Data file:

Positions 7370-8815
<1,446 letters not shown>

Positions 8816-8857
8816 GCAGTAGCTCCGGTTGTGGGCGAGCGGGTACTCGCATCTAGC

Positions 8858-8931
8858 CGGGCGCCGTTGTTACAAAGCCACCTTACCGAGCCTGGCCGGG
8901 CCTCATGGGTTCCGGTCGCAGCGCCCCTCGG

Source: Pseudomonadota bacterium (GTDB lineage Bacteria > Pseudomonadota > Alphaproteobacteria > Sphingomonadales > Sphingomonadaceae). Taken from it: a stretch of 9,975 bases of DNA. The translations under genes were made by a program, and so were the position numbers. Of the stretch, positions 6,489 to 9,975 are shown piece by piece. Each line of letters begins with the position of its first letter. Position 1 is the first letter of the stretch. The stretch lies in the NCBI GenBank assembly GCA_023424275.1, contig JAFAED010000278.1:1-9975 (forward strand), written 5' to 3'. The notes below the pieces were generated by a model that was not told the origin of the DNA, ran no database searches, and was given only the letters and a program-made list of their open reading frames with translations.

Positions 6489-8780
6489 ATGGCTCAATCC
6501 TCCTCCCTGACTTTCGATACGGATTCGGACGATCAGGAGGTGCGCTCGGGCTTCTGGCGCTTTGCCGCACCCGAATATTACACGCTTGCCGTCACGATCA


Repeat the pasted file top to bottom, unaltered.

Positions 7370-8815
<1,446 letters not shown>

Positions 8816-8857
8816 GCAGTAGCTCCGGTTGTGGGCGAGCGGGTACTCGCATCTAGC

Positions 8858-8931
8858 CGGGCGCCGTTGTTACAAAGCCACCTTACCGAGCCTGGCCGGG
8901 CCTCATGGGTTCCGGTCGCAGCGCCCCTCGG

Source: Pseudomonadota bacterium (GTDB lineage Bacteria > Pseudomonadota > Alphaproteobacteria > Sphingomonadales > Sphingomonadaceae). Taken from it: a stretch of 9,975 bases of DNA. The translations under genes were made by a program, and so were the position numbers. Of the stretch, positions 6,489 to 9,975 are shown piece by piece. Each line of letters begins with the position of its first letter. Position 1 is the first letter of the stretch. The stretch lies in the NCBI GenBank assembly GCA_023424275.1, contig JAFAED010000278.1:1-9975 (forward strand), written 5' to 3'. The notes below the pieces were generated by a model that was not told the origin of the DNA, ran no database searches, and was given only the letters and a program-made list of their open reading frames with translations.

Positions 6489-8780
6489 ATGGCTCAATCC
6501 TCCTCCCTGACTTTCGATACGGATTCGGACGATCAGGAGGTGCGCTCGGGCTTCTGGCGCTTTGCCGCACCCGAATATTACACGCTTGCCGTCACGATCA